Alan Bond (businessman)

From Academic Kids

Alan Bond (born 22 April 1938) is an Australian business man. At one time very wealthy, he has also been controversial. Bond was born in the Hammersmith district of London, England, and emigrated to Australia with his parents and sister Geraldine in 1950. He became a public hero in his adopted country after bankrolling challenges for the yachting trophy the America's Cup, finally winning the trophy which had been held by the USA since 1851 in 1983. Bond was awarded the accolade of Australian of the Year in 1978.

The Perth-based Bond made his fortune initially in property development and at one time was one of Australia's most prominent businesspeople. He later extended his business interests into other fields including brewing (he controlled Castlemaine Tooheys), gold mining and television. Australia's first private university, Bond University, bears his name.

He purchased QTQ-9, Brisbane and paid out an outstanding dispute the station had with the Queensland premier, Joh Bjelke-Petersen for $400,000. He said in a television interview that he paid because "Sir Joh left no doubt that if we were going to continue to do business successfully in Queensland then he expected the matter to be resolved". In 1987 he paid $1 billion for the Australia-wide Nine television network.

Among his flamboyant purchases was Vincent Van Gogh's painting, Irises, for 54 million Australian dollars, but he didn't have enough money to pay for it and it had to be re-sold.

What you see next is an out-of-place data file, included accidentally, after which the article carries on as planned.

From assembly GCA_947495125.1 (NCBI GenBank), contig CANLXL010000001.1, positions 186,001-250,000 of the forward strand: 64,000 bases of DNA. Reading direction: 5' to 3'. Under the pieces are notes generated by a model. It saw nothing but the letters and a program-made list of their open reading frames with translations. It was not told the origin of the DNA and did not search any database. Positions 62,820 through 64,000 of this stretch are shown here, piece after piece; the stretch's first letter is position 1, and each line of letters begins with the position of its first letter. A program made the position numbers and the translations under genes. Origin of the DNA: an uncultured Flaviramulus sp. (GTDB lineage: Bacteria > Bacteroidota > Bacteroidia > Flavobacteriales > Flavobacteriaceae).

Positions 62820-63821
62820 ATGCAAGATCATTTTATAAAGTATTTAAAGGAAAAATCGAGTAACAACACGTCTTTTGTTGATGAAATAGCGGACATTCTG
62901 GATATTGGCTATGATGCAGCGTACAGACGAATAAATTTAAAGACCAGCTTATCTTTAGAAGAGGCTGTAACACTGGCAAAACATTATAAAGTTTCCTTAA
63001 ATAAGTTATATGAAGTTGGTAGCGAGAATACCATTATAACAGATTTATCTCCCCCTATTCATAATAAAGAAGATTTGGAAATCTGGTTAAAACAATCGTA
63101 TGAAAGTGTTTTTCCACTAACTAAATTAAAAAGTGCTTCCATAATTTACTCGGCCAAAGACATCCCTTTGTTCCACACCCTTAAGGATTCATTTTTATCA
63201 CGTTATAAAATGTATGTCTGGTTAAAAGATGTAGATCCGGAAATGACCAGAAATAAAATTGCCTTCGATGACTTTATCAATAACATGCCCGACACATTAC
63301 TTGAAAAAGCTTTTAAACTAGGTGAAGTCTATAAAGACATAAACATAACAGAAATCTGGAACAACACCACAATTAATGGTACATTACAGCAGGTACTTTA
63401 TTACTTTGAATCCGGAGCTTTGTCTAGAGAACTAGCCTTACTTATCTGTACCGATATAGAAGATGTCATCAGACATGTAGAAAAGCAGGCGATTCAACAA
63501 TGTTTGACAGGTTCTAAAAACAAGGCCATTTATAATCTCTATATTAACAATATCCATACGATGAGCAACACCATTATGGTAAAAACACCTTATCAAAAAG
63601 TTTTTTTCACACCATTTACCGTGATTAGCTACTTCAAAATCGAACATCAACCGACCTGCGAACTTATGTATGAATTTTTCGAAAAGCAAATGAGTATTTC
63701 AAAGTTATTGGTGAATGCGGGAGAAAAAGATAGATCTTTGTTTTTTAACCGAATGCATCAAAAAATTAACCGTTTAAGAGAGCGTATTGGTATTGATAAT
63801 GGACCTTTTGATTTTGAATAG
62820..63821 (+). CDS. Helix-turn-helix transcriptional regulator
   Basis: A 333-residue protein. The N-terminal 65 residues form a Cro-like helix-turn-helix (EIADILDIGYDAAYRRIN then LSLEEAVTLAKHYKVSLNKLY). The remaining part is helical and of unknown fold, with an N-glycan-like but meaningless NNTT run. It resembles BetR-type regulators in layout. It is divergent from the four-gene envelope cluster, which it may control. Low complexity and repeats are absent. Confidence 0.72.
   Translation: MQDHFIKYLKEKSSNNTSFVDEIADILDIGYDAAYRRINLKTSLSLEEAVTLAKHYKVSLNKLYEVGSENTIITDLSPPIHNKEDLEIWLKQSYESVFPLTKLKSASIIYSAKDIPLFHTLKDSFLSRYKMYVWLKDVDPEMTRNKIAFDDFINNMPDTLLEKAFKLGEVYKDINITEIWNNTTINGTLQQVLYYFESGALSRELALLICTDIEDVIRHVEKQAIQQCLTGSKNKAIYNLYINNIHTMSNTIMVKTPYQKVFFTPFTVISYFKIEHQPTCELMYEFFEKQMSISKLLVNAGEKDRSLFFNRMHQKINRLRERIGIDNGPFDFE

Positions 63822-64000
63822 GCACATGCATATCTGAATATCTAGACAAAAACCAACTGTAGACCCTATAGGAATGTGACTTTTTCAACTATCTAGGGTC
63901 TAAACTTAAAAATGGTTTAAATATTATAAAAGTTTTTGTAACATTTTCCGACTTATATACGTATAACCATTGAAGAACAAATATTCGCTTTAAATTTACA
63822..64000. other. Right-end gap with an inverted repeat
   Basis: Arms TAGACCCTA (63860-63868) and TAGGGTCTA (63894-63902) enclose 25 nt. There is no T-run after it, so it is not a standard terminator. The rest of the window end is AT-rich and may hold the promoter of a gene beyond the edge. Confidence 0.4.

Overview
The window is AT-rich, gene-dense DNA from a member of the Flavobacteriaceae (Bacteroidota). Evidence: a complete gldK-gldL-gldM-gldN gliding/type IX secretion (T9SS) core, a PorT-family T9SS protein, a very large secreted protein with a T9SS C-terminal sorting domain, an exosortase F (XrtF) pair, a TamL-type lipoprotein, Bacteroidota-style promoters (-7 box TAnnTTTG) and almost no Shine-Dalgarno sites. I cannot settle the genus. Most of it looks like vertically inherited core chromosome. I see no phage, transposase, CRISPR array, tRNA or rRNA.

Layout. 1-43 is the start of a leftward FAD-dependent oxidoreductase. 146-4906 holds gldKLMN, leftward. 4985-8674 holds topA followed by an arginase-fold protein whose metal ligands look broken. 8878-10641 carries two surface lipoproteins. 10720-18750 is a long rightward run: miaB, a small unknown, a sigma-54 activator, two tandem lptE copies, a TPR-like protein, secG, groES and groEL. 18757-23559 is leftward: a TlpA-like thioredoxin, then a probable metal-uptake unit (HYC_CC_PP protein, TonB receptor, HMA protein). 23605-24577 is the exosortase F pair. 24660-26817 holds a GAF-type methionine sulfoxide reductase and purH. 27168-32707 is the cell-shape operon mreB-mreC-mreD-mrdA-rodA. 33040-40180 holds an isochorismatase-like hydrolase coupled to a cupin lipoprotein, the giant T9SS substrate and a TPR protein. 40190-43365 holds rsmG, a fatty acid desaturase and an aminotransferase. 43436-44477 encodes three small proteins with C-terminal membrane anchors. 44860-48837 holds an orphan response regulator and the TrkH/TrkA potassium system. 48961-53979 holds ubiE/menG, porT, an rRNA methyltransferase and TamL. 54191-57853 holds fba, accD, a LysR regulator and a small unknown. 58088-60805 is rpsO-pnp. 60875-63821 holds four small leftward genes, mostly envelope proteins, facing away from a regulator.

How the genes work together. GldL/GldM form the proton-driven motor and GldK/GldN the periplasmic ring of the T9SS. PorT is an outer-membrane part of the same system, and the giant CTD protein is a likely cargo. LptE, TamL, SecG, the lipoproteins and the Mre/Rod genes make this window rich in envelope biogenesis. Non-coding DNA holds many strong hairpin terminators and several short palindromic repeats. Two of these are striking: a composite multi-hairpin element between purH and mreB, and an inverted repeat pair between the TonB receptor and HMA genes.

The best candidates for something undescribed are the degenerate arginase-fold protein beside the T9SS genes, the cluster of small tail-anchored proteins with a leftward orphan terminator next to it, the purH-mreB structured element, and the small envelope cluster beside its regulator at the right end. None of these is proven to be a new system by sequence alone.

The stock market crash in 1987 was one of a number of factors that led to the downfall of Bond's business empire, and he eventually went to prison for a time after being convicted of hiding some of his assets from Bond Corporation's receivers. These efforts, however, were somewhat successful; he appears to have retained several luxury properties and other assets sufficient to support a luxurious lifestyle.

Bond was originally jailed in August 1996 for a $15 million charge involving the Manet painting La Promenade. In 1997 he was sentenced to a further four years after pleading guilty to siphoning off $1.2 billion from one of his companies, Bell Resources, to prop up his ailing Bond Corporation. Journalist Paul Barry, who wrote the book referenced below, has pointed out that Bond's release after 1,298 days meant that he spent roughly one day behind bars for every million dollars he stole.

In 1995 Bond and his family bought him out of bankruptcy, using about $12 million they held in offshore trusts to reach an arrangement with creditors who were owed $1.8 billion, a payout of a little over half a cent in the dollar.



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